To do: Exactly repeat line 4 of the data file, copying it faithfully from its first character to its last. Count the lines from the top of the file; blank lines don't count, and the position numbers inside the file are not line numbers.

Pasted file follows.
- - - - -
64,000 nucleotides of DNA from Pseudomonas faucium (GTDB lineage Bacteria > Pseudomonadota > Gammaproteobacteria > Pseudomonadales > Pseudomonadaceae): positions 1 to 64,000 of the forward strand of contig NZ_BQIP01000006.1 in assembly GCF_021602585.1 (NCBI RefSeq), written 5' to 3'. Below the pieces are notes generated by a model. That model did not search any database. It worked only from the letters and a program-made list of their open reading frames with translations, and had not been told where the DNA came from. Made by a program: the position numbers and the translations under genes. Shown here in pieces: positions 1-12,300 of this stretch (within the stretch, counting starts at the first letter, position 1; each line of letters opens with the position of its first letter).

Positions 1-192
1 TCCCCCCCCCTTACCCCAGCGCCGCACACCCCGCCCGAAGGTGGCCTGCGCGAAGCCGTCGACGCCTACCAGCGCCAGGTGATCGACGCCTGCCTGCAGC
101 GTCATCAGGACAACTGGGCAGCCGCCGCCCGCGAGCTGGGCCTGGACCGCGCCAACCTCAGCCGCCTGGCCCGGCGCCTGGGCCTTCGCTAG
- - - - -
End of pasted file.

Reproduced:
101 GTCATCAGGACAACTGGGCAGCCGCCGCCCGCGAGCTGGGCCTGGACCGCGCCAACCTCAGCCGCCTGGCCCGGCGCCTGGGCCTTCGCTAG